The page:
Supervisor: Anna Scaife
Project description: The radio morphology of Double Radio sources associated with Active Galactic Nuclei (DRAGNs) is typically determined by examining the distribution of high and low surface brightness regions in the radio synchrotron emitting relativistic jets associated with these systems. This morphology, in conjunction with the radio luminosity of each source, is the basis of the well known Fanaroff-Riley (FR) radio galaxy classification scheme. Traditionally, this classification has been done via visual inspection, a method made feasible by the modest sample sizes of historic radio surveys such as NVSS, SUMSS & FIRST, all of which catalogued ~100,000 objects. However, the catalogs produced by the next generation of radio telescopes are anticipated to be much larger. The Australia SKA Pathfinder (ASKAP) Evolutionary Map of the Universe survey expects to produce a catalog of ~70 million sources. Among the objects in this catalog, around 7 million extended radio sources are likely to require visual inspection. Beyond ASKAP, the Square Kilometre Array proposes to observe all FR Is and FR IIs up to z~4.
The expected volume of data from new radio surveys has motivated the expanded use of semi-automatic and automatic object classification algorithms, including the use of convolutional neural networks. Initial studies using CNNs have been applied to FR morphology classification and suggest that complex radio source structures can be identified and classified according to their morphology using this method. Indeed, in astronomy more widely, CNNs are becoming increasingly well-used: to identify galaxy clusters and filaments, detect fast radio bursts, recognize strong gravitational lenses and to classify supernovae. Whilst these studies have demonstrated the successful application of CNNs to astronomical classification problems, there remain three key issues that currently inhibit the systematic use of CNNs in astronomy: (1) a paucity of labelled data for training; (2) a lack of computational power; and (3) an understanding of the biases introduced in the classification due to observational and astrophysical selection biases in the training data. The first of these issues may be solved to some extent through the use of citizen science projects such as Galaxy Zoo; however, it is unlikely that astronomy will ever reach the volume of clean training data required for the deep learning architectures that are implemented commercially: paradoxically, although we have too much data, we don't have enough. The second can be addressed financially through the expansion of computational resources and a transition to GPU-based processing. The third issue is the subject of this proposal. Although the benefits of using automated classifiers for astronomy have been recognized, the inherent biases in their operation have yet to be investigated and addressed. Similar issues are increasingly evident in the business and everyday applications of machine learning, where social biases are emerging on a range of levels. Within scientific applications these biases will also have an impact, caused by the presence of observational and astrophysical selection biases in the training data provided to the algorithms (resolution, luminosity selection, redshift evolution, etc.). Identifying and accounting for these biases is essential to enable the robust application of machine learning in astrophysics, just as it has been historically for more general statistical analysis. However, for image-based machine learning classification, the effect of bias is not trivial to disentangle from the back-propagation optimization method employed by multi-layered CNNs.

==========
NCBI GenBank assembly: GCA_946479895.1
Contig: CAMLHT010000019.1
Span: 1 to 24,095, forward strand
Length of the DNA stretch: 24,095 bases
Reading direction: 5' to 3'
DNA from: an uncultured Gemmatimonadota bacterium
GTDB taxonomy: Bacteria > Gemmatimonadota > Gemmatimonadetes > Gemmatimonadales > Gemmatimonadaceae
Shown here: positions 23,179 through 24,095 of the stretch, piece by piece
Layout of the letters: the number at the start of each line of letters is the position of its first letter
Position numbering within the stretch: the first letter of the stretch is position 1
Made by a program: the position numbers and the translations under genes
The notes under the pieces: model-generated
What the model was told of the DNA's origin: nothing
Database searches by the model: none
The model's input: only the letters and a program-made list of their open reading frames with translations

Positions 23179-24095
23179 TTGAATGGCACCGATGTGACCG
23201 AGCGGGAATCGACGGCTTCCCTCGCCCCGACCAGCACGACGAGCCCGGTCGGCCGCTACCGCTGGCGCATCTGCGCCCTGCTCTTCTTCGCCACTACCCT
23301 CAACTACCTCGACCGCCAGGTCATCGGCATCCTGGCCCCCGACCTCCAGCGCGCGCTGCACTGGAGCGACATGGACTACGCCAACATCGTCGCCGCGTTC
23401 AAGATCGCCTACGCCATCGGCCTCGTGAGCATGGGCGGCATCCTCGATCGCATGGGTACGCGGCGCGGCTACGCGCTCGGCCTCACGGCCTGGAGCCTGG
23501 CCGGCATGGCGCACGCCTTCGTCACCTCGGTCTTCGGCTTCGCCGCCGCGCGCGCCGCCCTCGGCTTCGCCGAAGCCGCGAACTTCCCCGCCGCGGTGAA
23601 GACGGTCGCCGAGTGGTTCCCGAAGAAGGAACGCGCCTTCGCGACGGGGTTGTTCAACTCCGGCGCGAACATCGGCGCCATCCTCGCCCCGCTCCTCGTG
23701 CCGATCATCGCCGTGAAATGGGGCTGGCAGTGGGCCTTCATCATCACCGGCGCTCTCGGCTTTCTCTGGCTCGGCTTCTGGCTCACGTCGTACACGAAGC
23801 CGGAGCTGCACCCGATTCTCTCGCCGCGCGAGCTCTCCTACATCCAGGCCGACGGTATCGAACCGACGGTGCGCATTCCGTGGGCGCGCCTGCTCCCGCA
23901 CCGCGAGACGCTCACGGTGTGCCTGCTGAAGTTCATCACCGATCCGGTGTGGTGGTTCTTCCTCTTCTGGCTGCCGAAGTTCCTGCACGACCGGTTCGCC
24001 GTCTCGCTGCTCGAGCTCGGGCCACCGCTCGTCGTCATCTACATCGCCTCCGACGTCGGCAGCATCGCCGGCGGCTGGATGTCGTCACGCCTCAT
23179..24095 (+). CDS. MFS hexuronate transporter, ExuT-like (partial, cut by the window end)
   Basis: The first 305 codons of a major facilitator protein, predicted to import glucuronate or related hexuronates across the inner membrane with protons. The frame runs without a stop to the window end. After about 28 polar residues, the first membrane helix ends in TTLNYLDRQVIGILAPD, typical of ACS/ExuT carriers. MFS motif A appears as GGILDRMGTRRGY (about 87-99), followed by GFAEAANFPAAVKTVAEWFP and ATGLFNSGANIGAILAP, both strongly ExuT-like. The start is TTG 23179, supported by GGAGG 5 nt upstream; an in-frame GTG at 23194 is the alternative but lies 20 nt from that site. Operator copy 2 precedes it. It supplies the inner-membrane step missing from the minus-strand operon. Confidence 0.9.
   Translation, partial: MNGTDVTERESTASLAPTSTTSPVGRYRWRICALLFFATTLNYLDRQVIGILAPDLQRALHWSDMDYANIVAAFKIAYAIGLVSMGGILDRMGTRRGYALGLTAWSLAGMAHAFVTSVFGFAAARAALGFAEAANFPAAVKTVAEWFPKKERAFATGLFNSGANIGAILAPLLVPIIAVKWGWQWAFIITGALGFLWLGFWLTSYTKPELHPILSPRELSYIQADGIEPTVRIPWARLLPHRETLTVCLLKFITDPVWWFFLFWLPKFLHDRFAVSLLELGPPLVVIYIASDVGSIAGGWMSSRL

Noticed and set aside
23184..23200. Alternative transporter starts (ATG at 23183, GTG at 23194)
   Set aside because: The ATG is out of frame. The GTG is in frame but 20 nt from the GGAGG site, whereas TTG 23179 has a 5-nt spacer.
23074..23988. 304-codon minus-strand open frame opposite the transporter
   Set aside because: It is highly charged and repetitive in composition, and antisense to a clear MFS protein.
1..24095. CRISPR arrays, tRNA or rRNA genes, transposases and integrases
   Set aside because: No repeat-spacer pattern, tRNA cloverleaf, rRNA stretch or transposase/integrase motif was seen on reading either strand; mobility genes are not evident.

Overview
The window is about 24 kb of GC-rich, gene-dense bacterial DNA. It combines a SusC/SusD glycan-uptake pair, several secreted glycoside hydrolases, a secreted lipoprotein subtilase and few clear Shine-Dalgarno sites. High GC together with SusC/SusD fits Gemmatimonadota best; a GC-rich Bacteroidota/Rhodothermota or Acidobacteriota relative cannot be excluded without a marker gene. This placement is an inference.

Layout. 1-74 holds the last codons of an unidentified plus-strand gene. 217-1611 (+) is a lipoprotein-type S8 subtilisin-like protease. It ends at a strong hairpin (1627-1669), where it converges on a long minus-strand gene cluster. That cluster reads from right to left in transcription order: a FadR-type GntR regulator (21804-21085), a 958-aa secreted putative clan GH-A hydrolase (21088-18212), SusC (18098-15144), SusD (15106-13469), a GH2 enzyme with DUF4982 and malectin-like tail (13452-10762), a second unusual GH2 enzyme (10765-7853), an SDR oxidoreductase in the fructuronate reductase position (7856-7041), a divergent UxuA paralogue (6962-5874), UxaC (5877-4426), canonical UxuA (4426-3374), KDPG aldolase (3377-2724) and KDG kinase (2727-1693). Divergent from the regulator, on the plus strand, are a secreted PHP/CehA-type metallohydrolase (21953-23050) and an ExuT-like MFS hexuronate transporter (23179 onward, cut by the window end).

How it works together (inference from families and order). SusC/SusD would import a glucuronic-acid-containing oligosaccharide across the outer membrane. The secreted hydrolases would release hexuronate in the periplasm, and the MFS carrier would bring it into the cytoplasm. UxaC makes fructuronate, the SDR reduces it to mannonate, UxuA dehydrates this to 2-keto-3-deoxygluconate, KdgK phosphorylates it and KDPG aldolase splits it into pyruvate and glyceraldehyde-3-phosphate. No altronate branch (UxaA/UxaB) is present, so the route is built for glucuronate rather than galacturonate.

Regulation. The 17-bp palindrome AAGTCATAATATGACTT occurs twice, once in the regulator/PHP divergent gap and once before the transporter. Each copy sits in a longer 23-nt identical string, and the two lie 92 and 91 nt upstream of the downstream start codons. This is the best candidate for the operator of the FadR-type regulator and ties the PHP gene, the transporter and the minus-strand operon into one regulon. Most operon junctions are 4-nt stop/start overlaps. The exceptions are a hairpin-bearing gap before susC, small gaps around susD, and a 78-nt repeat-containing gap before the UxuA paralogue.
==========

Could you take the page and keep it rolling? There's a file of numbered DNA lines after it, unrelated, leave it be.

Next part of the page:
In this project the student will explore the effect of different observational biases on CNN-based classifiers, focusing on the problem of radio galaxy classification for large radio surveys. By artificially introducing biases into training data gathered from archival surveys (NVSS, FIRST & SUMSS) they will assess the impact of different observational selection biases and look at methods of mitigating against them and/or quantitatively predicting their effect by treating them (i) as a specific form of class imbalance in the training data, and (ii) introducing a so-called ``Bayesian layer" after the fully-connected layers of the classifier in order to implement probabilistic back-propagation, equivalent to imposing a parameterised prior corresponding to the expected underlying population. This structure will allow us to integrate parameter estimation for redshift-dependent galaxy evolution models directly into our classifier and marginalise over multiple underlying source population models in order to minimise bias. We will then extend this approach to the SKA data challenges (e.g. https://astronomers.skatelescope.org/ska-science-data-challenge-1/
) in order to assess the applicability of networks trained from existing archival survey data to more sensitive observations. In doing this we will adapt our architecture to implement joint object detection and classification. The student will then extend this purely morphological radio galaxy classification to incorporate catalogue-based multi-wavelength data as well as radio images. This multi-messenger classification will require us to determine methods for handling multiple selection biases from different input data-sets within the same classifier. Rather than addressing these multiple biases directly, the student may implement a multi-task network, which will allow them to marginalise over multiple different representations to minimise overfitting/bias from any individual dataset.